From the BAA bookshelf
2021 October 3
Mysteries of Space & Time (1955) and Clouds, Rings & Crocodiles: by spaceship to the planets (1955), by H. P. Wilkins
One of the very first second hand books I ever purchased was Mysteries of Space & Time by Hugh Percival Wilkins (F. Muller, 1955). My copy says ‘Castle Bookshop, 1976’ on the flyleaf. (Ah! Those were the days when such bookshops were so much more plentiful than they are today…that very large one, since relocated and then a few years ago closed for good, was in my home town of Colchester.) Wilkins (1896–1960) was best known for his lunar work, but he was also involved in telescope making and education.
I was fascinated by the engaging descriptions of planets, and the drawings Wilkins made with large telescopes. Here are his descriptions of Mars in 1954 June, viewed with the 60-inch reflector at Mount Wilson: ‘…what was very unusual was the intense blueness of the markings, more especially the so-called seas in the southern hemisphere…That night only two of the canals could be seen, but it was clear that they were continuous streaks and not made up of a series of dots and dashes.’ With the 40-inch refractor at Yerkes, the circular dark patches, or oases, ‘suggested craters’. It is clear that Wilkins knew John Mellish, or at least had heard about his claims to have seen Martian relief features from the Yerkes Observatory many years earlier.
Though dated, and having an author who clearly believed in UFOs, this enjoyable little book got me interested in making my own planetary observations and later encouraged me to apply for time on large professional instruments. Alas! I have never managed to observe from Yerkes.
Clouds, Rings & Crocodiles: by spaceship to the planets was another intriguing 1950s book, this time part-reality-part-fantasy. It was intended for young readers interested in taking a trip around the solar system, and like the other book was written by Wilkins in the wake of his successful American lecture tour the previous year. Wilkins gave quite a surprising amount of technical detail about the rocket that his explorers used in their solar system trip. The BAA Library used to possess a copy of this book, though it no longer did by the time it was reduced to today’s small reserve collection. The explorers landed on the far side of the Moon, which was found to be similar to the near side, with lower mountains and less deep (volcanic) craters. The Moon-jeep with large wheels reminds us now of the Apollo programme. Less believable were the signs of moss-like vegetation and traces of past lunar inhabitants.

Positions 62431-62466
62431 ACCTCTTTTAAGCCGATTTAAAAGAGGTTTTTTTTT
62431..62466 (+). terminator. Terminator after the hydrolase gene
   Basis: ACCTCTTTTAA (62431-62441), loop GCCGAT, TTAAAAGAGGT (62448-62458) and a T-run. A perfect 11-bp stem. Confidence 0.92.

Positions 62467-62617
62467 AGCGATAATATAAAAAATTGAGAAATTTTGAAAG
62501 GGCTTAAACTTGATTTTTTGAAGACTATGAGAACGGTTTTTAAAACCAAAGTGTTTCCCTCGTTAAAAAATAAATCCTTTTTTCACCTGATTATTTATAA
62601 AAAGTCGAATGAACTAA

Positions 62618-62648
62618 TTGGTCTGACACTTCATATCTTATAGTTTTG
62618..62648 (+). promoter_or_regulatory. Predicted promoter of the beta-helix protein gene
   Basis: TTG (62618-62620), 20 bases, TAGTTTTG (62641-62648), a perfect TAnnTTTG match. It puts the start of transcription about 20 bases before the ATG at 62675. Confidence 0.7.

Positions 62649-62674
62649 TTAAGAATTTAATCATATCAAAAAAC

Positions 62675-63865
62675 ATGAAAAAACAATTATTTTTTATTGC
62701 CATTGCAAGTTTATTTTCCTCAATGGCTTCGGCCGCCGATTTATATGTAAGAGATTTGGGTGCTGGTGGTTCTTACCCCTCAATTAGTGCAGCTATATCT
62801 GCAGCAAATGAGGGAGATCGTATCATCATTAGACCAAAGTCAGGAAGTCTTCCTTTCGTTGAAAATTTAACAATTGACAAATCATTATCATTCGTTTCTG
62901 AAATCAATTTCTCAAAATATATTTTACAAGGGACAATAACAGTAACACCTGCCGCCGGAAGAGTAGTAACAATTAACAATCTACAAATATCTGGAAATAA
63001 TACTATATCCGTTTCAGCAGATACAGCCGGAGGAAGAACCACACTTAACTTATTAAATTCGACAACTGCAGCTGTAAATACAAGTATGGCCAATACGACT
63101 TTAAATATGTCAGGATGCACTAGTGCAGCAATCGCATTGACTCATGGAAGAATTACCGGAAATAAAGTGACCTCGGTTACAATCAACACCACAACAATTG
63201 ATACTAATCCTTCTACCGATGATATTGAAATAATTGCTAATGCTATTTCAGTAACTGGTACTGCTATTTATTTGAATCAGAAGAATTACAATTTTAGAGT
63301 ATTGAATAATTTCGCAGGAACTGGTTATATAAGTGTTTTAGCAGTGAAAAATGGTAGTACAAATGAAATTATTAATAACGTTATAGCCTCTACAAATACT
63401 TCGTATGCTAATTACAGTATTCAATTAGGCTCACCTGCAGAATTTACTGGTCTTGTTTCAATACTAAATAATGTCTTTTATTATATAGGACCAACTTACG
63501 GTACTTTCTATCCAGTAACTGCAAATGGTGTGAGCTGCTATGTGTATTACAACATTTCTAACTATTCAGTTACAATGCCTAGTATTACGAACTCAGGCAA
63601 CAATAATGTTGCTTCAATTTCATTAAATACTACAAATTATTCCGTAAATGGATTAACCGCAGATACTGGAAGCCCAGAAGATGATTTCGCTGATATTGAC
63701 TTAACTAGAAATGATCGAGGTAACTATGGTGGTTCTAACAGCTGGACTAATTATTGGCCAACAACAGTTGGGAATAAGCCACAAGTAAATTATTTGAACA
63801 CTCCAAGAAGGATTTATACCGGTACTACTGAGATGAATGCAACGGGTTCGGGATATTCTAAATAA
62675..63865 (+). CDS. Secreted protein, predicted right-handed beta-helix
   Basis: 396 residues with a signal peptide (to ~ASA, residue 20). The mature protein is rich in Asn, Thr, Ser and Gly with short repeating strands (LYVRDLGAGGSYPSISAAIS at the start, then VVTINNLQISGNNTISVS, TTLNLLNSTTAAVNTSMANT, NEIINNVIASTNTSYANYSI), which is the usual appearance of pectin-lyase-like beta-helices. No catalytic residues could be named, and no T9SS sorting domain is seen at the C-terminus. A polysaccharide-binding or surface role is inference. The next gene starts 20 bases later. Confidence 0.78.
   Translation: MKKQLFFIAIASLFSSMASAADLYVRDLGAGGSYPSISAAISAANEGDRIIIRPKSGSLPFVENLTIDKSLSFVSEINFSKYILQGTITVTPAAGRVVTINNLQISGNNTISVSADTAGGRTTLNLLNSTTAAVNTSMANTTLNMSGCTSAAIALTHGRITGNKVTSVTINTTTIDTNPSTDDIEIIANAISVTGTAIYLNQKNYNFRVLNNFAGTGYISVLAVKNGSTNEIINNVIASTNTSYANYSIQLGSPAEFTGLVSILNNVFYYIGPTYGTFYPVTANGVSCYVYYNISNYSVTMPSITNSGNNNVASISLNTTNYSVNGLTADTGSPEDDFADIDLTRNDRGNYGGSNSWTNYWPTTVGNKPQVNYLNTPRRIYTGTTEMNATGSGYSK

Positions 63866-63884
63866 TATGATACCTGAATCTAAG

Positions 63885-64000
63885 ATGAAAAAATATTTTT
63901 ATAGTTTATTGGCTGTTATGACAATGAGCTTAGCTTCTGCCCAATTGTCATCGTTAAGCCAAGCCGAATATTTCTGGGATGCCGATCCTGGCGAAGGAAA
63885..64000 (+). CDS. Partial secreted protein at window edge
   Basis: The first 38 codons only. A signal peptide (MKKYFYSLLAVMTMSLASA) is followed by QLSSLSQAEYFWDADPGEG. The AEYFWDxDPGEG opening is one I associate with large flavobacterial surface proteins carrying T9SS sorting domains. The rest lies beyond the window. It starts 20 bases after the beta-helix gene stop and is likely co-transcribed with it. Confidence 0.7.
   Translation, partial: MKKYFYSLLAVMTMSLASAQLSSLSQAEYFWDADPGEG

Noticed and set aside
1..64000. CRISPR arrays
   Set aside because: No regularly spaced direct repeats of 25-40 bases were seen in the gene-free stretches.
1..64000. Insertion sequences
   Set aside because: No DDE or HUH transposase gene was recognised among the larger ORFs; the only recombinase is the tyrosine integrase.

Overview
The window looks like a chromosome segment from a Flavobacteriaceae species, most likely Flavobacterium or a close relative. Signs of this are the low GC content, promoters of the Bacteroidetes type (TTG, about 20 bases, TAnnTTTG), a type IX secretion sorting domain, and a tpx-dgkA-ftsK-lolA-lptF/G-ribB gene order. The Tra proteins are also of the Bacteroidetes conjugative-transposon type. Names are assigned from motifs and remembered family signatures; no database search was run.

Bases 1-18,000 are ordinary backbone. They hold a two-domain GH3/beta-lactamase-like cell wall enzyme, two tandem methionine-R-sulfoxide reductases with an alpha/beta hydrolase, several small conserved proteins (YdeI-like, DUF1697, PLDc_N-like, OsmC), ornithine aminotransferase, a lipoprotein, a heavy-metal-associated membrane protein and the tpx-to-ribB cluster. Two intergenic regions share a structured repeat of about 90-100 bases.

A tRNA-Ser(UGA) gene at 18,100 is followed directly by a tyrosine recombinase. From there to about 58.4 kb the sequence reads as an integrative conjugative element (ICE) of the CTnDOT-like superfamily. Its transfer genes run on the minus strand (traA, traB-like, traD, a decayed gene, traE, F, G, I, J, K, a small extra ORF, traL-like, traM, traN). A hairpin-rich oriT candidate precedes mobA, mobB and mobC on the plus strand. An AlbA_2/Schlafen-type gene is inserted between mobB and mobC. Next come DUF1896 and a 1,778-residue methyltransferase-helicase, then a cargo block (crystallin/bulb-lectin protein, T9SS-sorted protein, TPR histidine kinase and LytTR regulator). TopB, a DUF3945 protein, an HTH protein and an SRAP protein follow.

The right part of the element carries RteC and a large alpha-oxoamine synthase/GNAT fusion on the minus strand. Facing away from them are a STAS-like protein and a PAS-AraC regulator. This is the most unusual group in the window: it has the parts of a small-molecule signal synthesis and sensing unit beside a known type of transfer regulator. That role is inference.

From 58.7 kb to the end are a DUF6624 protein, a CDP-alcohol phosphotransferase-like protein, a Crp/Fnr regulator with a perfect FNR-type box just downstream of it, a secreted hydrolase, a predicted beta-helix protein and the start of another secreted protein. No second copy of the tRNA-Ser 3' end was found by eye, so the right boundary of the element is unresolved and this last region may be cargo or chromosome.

A contemporary book review revealed that the crocodiles of the title lived upon Venus, and I was sufficiently intrigued to buy my own copy in order to see a picture of them. Here I was to be disappointed. The crocodile-like creatures were not illustrated, and were spotted only in the distance by the intrepid explorers. Wilkins was ill-served by the artists who illustrated the British and American editions, published by Harrap. The UK artist was fair, but the American one was much worse and clearly did not comprehend the subject matter.
Both these books were unkindly savaged in lengthy reviews in our Journal, by D. W. Dewhirst and H. C. King respectively. Dewhirst was then a very young Director of the Solar Section, and to me it seems inappropriate that he should have criticised Wilkins, then in his tenth year as Director of the Lunar Section, in the sarcastic manner in which he did. King, soon to be the first Director of the London Planetarium, was becoming known for his somewhat acidic pen. Of course, Wilkins did tend to make loose statements, and sometimes lacked self-criticism in assessing his own observations, but I think the little books addressed the job for which they were intended: they interested young people, and inspired them to take a look for themselves. Nevertheless, with the unfortunate episode of O’Neill’s Bridge still playing itself out, it proved to be the moment for Wilkins to retire from the BAA scene.
For illustrations I have picked a sketch of Saturn from Mysteries, and I thought it would be nice to use an unpublished drawing by Wilkins from the Mars Section archives. But as a past Director of the Mercury & Venus Section I still regret not having seen those Venusian crocodiles…
Richard McKim, Archivist
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